Will Hawkes: New York, New York, not so good in the name of the son

View From The Sofa: The House of Steinbrenner, ESPN
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The Independent Football

Thank god. Unfurl the banners ("Thanks but no Yanks" – brilliant) and ring the bells at both cathedrals: it looks like Liverpool FC has been saved. Those evil American rotters who've been ruining the club and making the players play really, really badly are on their way out, at long last. A brave new dawn is, er, dawning over Anfield, courtesy of a saviour from the land of the free and the home of the brave (well, the former home of the Braves).

Which is a little strange, given that Liverpool's historic links with the US would suggest an alliance with New York rather than its chippy New England cousin. Unfortunately, the best man for the rescue job died earlier this year. George Steinbrenner ("The Boss") was Mr New York Yankees, running the club from 1972 until 2008, when he ceded control to his son Hal. And for all that John W Henry revived the Red Sox, winning two World Series, his record rather pales in comparison to George, who presided over seven world championships during his rollercoaster tenure in the Bronx.

People in England get a bit excited about Ken Bates but in terms of success, charisma and downright ruthlessness the Leeds chairman has nothing on Steinbrenner. This is the man who made illegal contributions to Richard Nixon's re-election campaign in 1972, who insisted Yankees players had no facial hair (except for moustaches), and who paid a gambler to dig up dirt on a batter he felt wasn't performing well enough, for which he was banned from day-to-day management but not ownership.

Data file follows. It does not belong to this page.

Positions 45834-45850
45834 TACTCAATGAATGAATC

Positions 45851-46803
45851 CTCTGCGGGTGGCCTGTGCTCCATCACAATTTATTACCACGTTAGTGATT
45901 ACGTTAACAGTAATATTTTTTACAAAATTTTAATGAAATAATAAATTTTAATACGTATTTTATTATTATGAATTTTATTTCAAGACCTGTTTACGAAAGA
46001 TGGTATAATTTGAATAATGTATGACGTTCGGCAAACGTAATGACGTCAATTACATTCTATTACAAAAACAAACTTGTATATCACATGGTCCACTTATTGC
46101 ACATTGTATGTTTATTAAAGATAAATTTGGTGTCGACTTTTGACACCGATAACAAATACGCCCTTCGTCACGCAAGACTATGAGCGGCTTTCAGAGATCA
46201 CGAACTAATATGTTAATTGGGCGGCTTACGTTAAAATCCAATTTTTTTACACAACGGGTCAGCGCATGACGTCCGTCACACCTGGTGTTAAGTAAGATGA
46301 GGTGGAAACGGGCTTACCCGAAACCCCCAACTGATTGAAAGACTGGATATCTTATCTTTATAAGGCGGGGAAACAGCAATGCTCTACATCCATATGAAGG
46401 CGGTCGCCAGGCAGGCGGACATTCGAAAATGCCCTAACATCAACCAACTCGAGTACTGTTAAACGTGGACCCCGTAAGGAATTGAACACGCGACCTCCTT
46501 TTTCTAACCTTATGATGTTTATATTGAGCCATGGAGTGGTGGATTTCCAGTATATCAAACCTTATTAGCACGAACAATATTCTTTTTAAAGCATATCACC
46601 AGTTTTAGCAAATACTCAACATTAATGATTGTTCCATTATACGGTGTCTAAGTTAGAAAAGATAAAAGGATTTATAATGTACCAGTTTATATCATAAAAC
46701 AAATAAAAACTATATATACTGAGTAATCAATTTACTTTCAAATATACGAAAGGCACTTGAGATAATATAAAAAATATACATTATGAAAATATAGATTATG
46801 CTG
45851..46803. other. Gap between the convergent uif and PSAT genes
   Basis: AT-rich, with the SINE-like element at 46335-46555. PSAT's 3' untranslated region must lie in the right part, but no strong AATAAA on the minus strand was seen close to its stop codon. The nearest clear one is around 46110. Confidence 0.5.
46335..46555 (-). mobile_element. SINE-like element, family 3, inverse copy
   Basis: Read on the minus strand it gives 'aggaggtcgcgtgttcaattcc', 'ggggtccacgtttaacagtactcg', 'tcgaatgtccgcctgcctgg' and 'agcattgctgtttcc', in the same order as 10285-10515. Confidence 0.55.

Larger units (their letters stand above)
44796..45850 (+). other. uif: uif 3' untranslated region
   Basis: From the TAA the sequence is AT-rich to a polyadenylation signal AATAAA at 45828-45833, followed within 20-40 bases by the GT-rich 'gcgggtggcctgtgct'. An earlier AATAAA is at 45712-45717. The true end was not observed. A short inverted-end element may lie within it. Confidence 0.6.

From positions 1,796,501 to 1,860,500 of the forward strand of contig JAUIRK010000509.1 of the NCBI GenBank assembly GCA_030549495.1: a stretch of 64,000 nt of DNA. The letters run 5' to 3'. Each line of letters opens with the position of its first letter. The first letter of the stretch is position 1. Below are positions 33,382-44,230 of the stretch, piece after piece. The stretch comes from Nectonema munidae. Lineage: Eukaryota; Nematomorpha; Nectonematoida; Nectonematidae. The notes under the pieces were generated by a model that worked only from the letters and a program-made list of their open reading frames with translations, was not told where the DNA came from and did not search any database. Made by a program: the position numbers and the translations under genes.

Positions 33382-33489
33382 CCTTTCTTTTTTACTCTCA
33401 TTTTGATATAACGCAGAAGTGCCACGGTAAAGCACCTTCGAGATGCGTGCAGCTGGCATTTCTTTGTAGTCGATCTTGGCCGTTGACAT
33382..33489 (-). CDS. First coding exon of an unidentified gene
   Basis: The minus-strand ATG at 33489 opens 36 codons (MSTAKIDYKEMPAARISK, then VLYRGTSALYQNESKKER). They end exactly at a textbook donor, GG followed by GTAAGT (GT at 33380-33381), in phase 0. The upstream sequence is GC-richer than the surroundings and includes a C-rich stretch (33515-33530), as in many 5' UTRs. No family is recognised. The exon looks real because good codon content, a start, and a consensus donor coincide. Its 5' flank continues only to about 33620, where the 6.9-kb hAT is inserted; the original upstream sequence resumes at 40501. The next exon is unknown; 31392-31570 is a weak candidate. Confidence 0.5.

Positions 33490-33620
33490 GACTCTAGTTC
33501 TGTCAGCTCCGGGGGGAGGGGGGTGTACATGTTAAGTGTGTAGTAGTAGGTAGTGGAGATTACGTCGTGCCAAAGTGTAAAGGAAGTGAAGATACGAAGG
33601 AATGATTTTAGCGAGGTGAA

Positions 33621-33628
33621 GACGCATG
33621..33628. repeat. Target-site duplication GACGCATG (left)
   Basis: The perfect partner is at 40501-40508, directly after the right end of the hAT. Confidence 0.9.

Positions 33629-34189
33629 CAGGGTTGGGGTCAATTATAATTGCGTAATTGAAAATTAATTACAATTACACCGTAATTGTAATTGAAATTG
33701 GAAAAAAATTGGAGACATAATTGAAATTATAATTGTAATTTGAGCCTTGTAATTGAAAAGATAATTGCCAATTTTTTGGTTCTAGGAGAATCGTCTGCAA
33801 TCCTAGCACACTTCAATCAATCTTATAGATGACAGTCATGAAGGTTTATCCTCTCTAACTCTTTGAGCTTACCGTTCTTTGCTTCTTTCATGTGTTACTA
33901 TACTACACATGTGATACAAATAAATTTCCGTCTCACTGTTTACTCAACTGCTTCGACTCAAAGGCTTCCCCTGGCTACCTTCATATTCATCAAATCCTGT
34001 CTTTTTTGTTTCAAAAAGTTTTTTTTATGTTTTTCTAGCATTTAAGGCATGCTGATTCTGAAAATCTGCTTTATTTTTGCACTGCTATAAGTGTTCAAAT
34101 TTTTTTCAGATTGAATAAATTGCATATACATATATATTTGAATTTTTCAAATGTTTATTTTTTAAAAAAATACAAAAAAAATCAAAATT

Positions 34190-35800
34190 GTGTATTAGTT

Inevitably, he wasn't always popular but at least he was interesting, which is more than can be said for his son, Hal. "The House of Steinbrenner", which is part of ESPN's 30 for 30 series to celebrate the channel's 30th anniversary, suffered one fatal flaw: too much Hal, not enough George. Hal, a nervous, preppy dweeb in an ill-fitting suit, could not be less like his bullying bear of a father.

"I find the business side of [controlling the Yankees] enjoyable," Hal says. "I'm a numbers guy... finance is my background. I enjoy things other people might find boring." Too right you do, Hal: the maker of this film, Barbara Kopple, must have been praying for him to be a bit more like George, to sack a manager or publicly humiliate one of his players. But no luck.

It's easy to surmise that Hal's actually rather touching dullness is a result of being the son of a hugely overbearing father. At one point he talks about his passion for flying, and how he took his father up on a beautiful day in Florida. "I love to fly – it's peaceful and no one can get me," he says. "When I took my dad up, he was out of his element. He did not know what to do." As this memory returns, a flicker of a smile spreads across Hal's face.

The back story to the documentary was the club's move from Yankee Stadium Mark 1 ("The House that Ruth built") to a new Yankee Stadium 100 yards away ("The House that George built"). The new building doesn't have as many seats as the old one, but it does have a lot more corporate gubbins, a Hard Rock Cafe and a sushi bar. Oh, and you can't see all of the field from the cheap seats. "I just spent $100 on four sandwiches and four drinks," reveals one dazed fan to Kopple on opening day. Now, about that new stadium for Liverpool...